Congress President Rahul Gandhi on Saturday said the Indian economy was growing at a decent pace, but the government was still unable to create jobs.

“It is because those who have skills don’t have access to finance and support,” he said at Maharani’s Arts, Commerce and Management College for Women in Mysuru. “The problem is that a huge amount of money goes to only 15 to 20 people.”

Gandhi has repeatedly blamed Prime Minister Narendra Modi and Finance Minister Arun Jaitley for the economic slowdown. He has criticised the government’s decision to demonetise Rs 500 and Rs 1,000 notes as well as the Goods and Services Tax a number of times and made no exception in his speech on Saturday.

“I think demonetisation was a mistake and should not have been done,” Gandhi said. “Demonetisation and GST caused massive damage to the Indian economy and job creation. I have a problem with the way demonetisation was carried out.”

The Congress president is in the fourth leg of his tour in Karnataka ahead of the Assembly elections this year. At the women’s college on Saturday, he also brought up the Punjab National Bank scam. He said “young women like you” could have built many businesses from the “Rs 22,000 crore” that jeweller Nirav Modi allegedly defaulted on before leaving the country.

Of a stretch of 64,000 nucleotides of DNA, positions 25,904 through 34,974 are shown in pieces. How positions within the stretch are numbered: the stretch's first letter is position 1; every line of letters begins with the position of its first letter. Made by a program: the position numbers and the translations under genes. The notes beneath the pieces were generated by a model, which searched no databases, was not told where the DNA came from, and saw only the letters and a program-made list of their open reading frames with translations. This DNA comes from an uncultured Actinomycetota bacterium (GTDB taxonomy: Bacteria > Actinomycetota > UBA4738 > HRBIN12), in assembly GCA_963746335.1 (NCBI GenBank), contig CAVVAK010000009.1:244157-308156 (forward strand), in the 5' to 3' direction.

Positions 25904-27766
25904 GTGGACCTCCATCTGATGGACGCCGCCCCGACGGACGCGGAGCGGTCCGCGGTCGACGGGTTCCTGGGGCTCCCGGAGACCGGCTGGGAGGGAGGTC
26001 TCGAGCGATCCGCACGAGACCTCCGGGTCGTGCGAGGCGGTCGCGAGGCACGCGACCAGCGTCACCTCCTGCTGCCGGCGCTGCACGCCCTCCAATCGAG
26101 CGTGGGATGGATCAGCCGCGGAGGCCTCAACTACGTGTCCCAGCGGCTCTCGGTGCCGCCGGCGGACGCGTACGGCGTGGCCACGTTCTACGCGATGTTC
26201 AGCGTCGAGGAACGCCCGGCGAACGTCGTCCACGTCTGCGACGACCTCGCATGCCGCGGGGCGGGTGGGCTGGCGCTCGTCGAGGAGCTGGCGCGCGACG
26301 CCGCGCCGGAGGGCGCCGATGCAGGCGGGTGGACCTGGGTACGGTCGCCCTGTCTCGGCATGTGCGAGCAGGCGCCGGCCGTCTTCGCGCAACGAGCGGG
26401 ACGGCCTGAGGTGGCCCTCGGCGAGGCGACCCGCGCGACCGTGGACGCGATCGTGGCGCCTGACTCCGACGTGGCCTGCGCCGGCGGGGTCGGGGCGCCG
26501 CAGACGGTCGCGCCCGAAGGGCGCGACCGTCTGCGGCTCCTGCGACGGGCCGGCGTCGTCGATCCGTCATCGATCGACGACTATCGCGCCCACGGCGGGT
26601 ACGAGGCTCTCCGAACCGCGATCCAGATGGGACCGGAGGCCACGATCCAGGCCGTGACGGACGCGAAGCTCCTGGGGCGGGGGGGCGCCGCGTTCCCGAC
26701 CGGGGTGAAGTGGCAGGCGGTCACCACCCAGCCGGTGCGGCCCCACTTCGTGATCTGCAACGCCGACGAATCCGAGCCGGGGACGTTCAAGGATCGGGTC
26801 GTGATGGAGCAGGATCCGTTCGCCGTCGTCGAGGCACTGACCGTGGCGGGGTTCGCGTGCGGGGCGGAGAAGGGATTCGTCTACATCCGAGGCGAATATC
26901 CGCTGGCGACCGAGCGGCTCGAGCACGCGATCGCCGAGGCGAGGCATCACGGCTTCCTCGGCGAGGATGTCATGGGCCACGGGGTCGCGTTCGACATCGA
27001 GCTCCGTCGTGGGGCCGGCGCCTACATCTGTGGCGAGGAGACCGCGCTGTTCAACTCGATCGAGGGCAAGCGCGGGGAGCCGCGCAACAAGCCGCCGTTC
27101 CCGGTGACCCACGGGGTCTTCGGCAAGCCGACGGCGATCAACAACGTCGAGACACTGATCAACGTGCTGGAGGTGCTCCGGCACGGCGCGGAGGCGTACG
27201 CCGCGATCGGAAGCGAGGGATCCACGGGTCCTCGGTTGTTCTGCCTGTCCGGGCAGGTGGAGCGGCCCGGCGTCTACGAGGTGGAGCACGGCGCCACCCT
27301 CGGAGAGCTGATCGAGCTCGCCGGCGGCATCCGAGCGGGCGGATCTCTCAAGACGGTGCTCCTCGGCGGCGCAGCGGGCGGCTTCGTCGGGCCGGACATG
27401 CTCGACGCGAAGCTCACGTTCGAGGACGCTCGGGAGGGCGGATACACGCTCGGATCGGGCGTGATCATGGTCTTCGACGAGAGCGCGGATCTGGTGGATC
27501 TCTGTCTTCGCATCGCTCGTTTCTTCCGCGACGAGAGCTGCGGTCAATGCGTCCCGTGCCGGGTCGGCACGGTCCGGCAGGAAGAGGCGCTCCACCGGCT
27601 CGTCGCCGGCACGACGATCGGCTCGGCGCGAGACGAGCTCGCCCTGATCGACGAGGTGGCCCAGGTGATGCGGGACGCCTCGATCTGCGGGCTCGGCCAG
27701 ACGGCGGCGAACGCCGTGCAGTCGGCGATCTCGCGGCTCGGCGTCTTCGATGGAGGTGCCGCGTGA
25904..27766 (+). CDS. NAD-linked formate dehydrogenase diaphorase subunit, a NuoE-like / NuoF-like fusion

Gandhi claimed at another rally in Chamarajnagar that the BJP was attacking India’s Constitution, and vowed to stop the party’s attempts to change the statute, PTI reported. “Hear it from here. We will not allow the BJP to change the Constitution,” he said. The Congress president added that the party would “protect the work of Babasaheb Ambedkar”.

Earlier in the day, Gandhi said on Twitter that India’s legal system was collapsing under the burden of pending cases in court. “Yet, a staggering 400 High Court and 6,000 lower court judges have not been appointed, while the law minister is preoccupied with peddling fake news,” he said.

The Congress accused Law Minister Ravi Shankar Prasad of spreading “white lies” after he claimed that the party had links with Cambridge Analytica, the British firm that allegedly used the private data of more than 40 million Facebook users to help United States President Donald Trump’s 2016 election campaign influence voters.